TOKYO (Reuters) - North Korea fired several short-range missiles on Friday morning, even as the United States sounded optimistic about getting six-party talks on Pyongyang’s nuclear arms programme back on track.
Japanese Prime Minister Shinzo Abe downplayed the missile firing’s significance, while South Korea’s National Intelligence Service, the country’s spy agency, said the launches were part of an annual military drill.
“I do not consider it as a grave issue for Japan’s security,” Abe told reporters, adding that he wanted North Korea to adhere to the six-party agreement.
Under a February deal reached at the six-party talks, Pyongyang agreed to begin work to scrap its nuclear weapons programme, but has demanded formerly frozen funds in a Macau bank be transferred to North Korea first.
The $25 million at Banco Delta Asia was blocked after the United States blacklisted the bank, accusing it of laundering illicit North Korean funds.
Japan’s NHK television said the missiles, fired from both the east and west coasts of North Korea, were surface-to-ship types.
“If they were fired towards the Sea of Japan, it may be a sign that they are unhappy that the Banco Delta Asia funds are not being transferred,” Toshimitsu Shigemura, professor at Waseda University, told Nippon Television, referring to the funds issue.
“Last time, the missiles were long-range, but this time they are short-range, which may mean they don’t intend to surprise too much. They only want to attract attention.”
Pyongyang fired a salvo of missiles in July last year which included one long-range missile and several short-range missiles.
Earlier on Friday, the top U.S. envoy on North Korea’s nuclear issue said Washington was hopeful North Korea would meet a commitment to shut down its nuclear facilities this month after it receives the frozen funds.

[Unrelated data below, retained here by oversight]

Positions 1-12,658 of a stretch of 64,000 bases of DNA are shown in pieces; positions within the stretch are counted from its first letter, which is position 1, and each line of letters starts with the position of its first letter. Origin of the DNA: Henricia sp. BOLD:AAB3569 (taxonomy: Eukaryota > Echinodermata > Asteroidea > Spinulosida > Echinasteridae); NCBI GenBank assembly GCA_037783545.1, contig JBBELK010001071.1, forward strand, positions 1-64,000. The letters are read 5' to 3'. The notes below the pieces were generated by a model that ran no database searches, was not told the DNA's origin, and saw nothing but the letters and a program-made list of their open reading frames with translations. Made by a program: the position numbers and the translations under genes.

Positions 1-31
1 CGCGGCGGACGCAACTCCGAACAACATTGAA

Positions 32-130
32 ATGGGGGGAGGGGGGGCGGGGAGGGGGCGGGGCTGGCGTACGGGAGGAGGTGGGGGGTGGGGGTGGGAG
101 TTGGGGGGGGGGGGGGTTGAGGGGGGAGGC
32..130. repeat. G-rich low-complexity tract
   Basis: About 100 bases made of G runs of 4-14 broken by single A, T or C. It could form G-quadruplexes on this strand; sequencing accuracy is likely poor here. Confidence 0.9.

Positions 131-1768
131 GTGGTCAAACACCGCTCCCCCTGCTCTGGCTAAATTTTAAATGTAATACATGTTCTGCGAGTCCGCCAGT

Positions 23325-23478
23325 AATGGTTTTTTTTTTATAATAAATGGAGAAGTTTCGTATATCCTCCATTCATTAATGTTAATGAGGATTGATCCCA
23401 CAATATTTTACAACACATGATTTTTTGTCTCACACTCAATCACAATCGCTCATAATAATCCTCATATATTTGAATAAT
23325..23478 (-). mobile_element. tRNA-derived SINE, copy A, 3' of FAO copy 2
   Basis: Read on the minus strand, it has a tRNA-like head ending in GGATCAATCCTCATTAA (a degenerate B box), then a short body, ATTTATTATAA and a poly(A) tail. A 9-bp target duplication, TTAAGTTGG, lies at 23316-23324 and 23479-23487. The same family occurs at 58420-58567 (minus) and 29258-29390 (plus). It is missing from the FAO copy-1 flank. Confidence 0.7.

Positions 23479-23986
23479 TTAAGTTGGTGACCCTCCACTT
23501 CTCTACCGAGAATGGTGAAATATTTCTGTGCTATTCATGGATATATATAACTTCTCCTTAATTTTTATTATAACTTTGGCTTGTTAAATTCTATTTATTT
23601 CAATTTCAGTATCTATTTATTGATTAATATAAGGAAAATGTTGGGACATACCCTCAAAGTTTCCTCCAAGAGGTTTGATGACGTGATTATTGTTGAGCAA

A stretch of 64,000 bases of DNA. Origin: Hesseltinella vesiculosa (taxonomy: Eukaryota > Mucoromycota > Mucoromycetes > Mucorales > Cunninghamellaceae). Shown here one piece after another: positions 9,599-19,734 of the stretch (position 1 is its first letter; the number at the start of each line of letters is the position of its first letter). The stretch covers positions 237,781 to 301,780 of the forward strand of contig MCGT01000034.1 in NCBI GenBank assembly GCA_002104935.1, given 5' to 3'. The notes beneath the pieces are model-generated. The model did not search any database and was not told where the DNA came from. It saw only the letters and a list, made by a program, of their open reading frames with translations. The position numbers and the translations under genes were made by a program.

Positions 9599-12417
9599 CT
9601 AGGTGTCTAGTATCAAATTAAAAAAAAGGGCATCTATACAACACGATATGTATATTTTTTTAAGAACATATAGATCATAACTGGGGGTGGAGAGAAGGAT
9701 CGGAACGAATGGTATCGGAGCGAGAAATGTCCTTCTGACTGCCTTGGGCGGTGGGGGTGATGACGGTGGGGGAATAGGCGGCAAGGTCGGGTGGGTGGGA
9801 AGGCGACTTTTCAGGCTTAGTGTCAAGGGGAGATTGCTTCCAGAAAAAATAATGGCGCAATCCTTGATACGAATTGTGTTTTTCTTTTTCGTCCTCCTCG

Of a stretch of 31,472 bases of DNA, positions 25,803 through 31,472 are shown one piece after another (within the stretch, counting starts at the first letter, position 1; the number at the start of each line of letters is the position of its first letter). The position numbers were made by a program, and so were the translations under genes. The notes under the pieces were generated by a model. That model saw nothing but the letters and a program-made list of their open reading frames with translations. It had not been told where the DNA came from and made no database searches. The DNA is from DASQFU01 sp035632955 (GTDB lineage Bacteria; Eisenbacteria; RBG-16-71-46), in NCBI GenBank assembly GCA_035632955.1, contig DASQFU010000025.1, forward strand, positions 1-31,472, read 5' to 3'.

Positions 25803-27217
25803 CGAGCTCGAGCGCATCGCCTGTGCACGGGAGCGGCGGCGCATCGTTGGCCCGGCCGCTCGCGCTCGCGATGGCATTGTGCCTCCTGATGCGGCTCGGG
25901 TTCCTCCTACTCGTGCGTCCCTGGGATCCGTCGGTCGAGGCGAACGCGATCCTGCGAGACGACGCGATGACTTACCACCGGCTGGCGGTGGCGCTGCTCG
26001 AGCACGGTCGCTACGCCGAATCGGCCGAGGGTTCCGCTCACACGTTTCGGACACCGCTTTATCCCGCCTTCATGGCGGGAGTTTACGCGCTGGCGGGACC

“I do believe the DPRK (North Korea) continues to signal to us privately and publicly, and most recently last night, that as soon as the banking matter is resolved, they will move quickly to implement their part of the deal,” U.S. assistant secretary of state Christopher Hill said.
“I am expecting it very soon. I expected that last month and hopefully we can get that done this month,” said Hill, who was in Manila for preparatory meetings for an August summit of Asia’s largest security bloc.
Some analysts questioned why North Korea would take tough action in light of such U.S. comments.
“The United States has softened its stance, and therefore it’s hard to understand why North Korea threatened with missile launches this time,” said Noriyuki Suzuki, chief analyst at the Tokyo-based Radiopress news agency, which specializes in monitoring North Korea media.
“It is not the time when North Korea should try to secure concessions,” he said.
South Korea, which earlier on Friday launched its first destroyer equipped with the high-tech Aegis weapons system for shooting down enemy missiles and aircraft, also downplayed the impact of the missile launch.
“The mood is this won’t affect the six-party talks,” a South Korean foreign ministry official said.
However, Park Young-ho, a specialist at the South’s Korea Institute for National Unification, said the incident could be a bit of saber rattling.
“We could think of this missile test as a way of North Korea showing off its missile capability,” Park said.
The South Korean destroyer, named King Sejong and built at a cost of about 1 trillion won ($1.07 billion), will be the country’s most advanced ship to counter a possible attack from North Korea, which has hundreds of ballistic missiles.
Seoul plans to launch two more Aegis-equipped destroyers by 2013.
Additional reporting by Teruaki Ueno and Chisa Fujioka in TOKYO, Jack Kim in SEOUL, and Manny Mogato in MANILA